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The Florida State Bar recently adopted an advisory opinion meant to provide attorneys with guidance on how to use generative artificial intelligence (“GenAI”) without running afoul of ethics rules. In doing so, Florida becomes one of the first state bars to issue formal guidance on this topic—second only to California.

While recognizing the potential to revolutionize certain aspects of the practice of law, the guidelines focus on compliance with existing ethical obligations when faced with the unique issues that may arise in connection with GenAI.


For example, attorneys must be able to understand the technology at a fundamental level to ensure they are appropriately safeguarding information input into GenAI models and complying with their duty of confidentiality. For example, this includes determining whether the GenAI program is “self-learning.” That is, whether the tool continues to develop its responses as it receives additional inputs and adds those inputs to its existing parameters. If those inputs include confidential information, the confidentiality may be lost. Additionally, the advisory opinion notes that confidentiality concerns may be mitigated by use of an in-house GenAI tool rather than an outside tool where the data is hosted and stored by a third-party. It further notes that if the use of a GenAI program does not involve the disclosure of confidential information to a third-party, a lawyer is not required to obtain a client’s informed consent pursuant to the applicable rule.


Similarly, an attorney’s “supervisory” duties are implicated by the requirement that they oversee and review output of a GenAI tool, just as they would review work of a non-lawyer. The advisory opinion indicates that a lawyer must review the work product of GenAI in situations similar to those requiring review of the work of nonlawyer assistants such as paralegals. Lawyers are ultimately responsible for the work product that they create regardless of whether that work product was originally drafted or researched by a nonlawyer or GenAI. Among other things, this means that lawyers must verify the accuracy and sufficiency of all research performed by GenAI.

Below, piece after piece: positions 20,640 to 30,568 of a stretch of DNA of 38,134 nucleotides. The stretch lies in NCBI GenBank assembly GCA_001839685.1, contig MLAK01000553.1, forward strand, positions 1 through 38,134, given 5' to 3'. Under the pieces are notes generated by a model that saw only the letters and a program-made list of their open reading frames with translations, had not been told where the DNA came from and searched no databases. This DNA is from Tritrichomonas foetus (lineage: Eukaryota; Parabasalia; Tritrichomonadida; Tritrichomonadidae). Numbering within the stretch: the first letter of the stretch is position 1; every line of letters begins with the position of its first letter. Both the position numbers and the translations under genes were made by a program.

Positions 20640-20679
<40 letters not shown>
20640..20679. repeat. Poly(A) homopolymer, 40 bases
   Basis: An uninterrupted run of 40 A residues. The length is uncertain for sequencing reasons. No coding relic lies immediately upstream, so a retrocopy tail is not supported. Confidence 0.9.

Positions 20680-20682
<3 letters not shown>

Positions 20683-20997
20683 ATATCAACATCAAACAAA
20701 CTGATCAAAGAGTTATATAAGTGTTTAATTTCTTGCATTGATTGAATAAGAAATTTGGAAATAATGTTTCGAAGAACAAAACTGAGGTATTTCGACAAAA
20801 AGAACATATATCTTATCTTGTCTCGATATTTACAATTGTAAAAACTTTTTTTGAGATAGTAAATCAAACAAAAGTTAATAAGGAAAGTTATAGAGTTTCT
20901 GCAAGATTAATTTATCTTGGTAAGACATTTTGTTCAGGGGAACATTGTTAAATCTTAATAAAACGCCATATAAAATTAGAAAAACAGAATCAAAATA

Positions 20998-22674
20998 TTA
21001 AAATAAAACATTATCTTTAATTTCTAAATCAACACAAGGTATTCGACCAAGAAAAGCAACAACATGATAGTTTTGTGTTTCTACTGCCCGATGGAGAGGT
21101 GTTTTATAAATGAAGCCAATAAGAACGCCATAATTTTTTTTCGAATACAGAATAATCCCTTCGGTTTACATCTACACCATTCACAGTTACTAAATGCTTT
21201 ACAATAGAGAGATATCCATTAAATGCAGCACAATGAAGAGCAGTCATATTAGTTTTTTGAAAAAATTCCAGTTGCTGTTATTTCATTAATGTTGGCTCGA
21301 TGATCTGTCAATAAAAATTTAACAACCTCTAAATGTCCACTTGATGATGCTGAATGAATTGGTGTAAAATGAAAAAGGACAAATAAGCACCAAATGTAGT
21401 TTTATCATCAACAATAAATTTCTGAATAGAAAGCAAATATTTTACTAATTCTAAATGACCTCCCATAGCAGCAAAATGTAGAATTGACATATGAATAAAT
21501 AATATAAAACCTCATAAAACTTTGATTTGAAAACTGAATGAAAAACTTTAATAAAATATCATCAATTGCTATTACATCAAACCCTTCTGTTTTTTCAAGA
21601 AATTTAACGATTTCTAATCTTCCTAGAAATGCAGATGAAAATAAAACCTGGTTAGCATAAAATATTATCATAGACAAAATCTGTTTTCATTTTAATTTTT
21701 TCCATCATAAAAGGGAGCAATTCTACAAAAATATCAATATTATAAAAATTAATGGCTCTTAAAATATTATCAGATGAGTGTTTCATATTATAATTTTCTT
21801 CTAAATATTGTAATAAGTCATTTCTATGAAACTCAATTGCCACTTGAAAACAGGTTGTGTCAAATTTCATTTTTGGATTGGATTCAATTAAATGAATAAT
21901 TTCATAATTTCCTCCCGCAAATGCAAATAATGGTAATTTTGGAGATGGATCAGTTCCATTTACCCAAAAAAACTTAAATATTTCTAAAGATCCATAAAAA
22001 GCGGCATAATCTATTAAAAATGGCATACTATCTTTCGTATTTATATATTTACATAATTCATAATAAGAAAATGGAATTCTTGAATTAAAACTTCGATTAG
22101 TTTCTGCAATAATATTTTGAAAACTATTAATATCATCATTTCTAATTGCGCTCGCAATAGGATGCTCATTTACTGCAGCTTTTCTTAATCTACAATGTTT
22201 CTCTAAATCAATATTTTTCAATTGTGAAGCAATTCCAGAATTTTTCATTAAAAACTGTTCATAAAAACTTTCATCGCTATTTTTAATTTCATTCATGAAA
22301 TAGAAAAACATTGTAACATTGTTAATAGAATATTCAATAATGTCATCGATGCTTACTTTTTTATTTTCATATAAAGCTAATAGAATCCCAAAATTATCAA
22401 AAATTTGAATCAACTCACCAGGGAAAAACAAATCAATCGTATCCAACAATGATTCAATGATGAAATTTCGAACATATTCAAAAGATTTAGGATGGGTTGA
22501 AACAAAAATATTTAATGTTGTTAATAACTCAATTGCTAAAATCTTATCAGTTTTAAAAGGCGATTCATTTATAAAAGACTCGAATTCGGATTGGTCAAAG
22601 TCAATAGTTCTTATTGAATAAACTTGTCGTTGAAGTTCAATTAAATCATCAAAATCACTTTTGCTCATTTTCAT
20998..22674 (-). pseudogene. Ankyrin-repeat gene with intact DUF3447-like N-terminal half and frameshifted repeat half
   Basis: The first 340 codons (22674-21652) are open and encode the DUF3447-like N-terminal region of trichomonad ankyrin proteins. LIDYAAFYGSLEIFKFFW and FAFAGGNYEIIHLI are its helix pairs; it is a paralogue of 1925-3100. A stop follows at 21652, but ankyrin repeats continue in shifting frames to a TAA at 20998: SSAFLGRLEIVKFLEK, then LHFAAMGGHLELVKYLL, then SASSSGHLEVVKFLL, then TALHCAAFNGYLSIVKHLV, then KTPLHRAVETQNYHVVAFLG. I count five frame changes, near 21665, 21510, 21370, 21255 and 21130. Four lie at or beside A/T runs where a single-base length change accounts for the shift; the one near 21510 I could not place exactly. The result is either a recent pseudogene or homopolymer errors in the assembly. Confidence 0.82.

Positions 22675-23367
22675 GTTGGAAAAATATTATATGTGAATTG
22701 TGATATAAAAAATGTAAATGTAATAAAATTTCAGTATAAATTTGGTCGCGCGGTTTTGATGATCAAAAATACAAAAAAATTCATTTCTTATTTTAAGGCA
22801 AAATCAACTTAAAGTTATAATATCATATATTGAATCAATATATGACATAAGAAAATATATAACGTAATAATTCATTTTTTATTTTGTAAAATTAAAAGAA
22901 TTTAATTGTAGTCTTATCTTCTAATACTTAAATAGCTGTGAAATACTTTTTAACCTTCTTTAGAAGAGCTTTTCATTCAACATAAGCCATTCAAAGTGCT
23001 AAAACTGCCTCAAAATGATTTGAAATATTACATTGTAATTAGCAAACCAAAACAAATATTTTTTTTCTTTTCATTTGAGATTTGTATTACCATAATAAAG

The opinion further indicates that these duties apply to nonlawyers both within and outside of the law firm. If GenAI is managed and operated by a third-party, this does not obviate the need to ensure that its actions are consistent with the lawyer’s own professional and ethical obligations. This includes an obligation for a lawyer to carefully consider what functions may ethically be delegated to GenAI. For example, a lawyer may not delegate to GenAI any act that could constitute the practice of law, such as the negotiation of claims or any other function that requires a lawyer’s personal judgment and participation.

The advisory opinion further addresses AI issues with the lawyer-client relationship, which traditionally depends on the subjective reasonable belief of the client regardless of the lawyer’s intent. The opinion indicates that a lawyer should be careful about using GenAI chatbots that may provide legal advice, particularly if they fail to immediately identify itself as a chatbot, or fail to include clear and reasonably understandable disclaimers limiting the lawyer’s obligations. Additionally, it cautions that a lawyer should not instruct or encourage a client to rely solely on the work product of GenAI, such as due diligence reports, without the lawyer’s own personal review of that work product.